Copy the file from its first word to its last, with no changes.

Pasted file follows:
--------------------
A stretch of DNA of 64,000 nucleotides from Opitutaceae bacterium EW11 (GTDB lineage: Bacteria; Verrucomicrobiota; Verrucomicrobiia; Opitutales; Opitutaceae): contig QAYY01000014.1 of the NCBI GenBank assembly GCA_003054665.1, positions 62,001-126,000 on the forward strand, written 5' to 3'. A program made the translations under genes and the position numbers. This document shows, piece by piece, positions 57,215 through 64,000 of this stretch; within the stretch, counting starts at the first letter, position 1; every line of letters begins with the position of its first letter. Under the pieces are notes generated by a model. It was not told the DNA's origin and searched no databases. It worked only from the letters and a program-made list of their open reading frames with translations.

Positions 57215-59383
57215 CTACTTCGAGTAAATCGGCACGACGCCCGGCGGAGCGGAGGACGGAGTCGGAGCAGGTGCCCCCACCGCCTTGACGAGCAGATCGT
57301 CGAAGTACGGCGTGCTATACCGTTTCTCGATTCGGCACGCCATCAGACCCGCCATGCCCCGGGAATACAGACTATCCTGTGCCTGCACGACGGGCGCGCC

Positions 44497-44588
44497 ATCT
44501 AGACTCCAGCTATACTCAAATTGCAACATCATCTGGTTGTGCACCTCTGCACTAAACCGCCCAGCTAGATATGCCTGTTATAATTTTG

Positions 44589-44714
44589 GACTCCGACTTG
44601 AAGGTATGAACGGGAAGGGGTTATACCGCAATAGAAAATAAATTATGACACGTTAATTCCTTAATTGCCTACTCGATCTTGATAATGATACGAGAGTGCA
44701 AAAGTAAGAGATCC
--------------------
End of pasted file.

A stretch of DNA of 64,000 nucleotides from Opitutaceae bacterium EW11 (GTDB lineage: Bacteria; Verrucomicrobiota; Verrucomicrobiia; Opitutales; Opitutaceae): contig QAYY01000014.1 of the NCBI GenBank assembly GCA_003054665.1, positions 62,001-126,000 on the forward strand, written 5' to 3'. A program made the translations under genes and the position numbers. This document shows, piece by piece, positions 57,215 through 64,000 of this stretch; within the stretch, counting starts at the first letter, position 1; every line of letters begins with the position of its first letter. Under the pieces are notes generated by a model. It was not told the DNA's origin and searched no databases. It worked only from the letters and a program-made list of their open reading frames with translations.

Positions 57215-59383
57215 CTACTTCGAGTAAATCGGCACGACGCCCGGCGGAGCGGAGGACGGAGTCGGAGCAGGTGCCCCCACCGCCTTGACGAGCAGATCGT
57301 CGAAGTACGGCGTGCTATACCGTTTCTCGATTCGGCACGCCATCAGACCCGCCATGCCCCGGGAATACAGACTATCCTGTGCCTGCACGACGGGCGCGCC

Positions 44497-44588
44497 ATCT
44501 AGACTCCAGCTATACTCAAATTGCAACATCATCTGGTTGTGCACCTCTGCACTAAACCGCCCAGCTAGATATGCCTGTTATAATTTTG

Positions 44589-44714
44589 GACTCCGACTTG
44601 AAGGTATGAACGGGAAGGGGTTATACCGCAATAGAAAATAAATTATGACACGTTAATTCCTTAATTGCCTACTCGATCTTGATAATGATACGAGAGTGCA
44701 AAAGTAAGAGATCC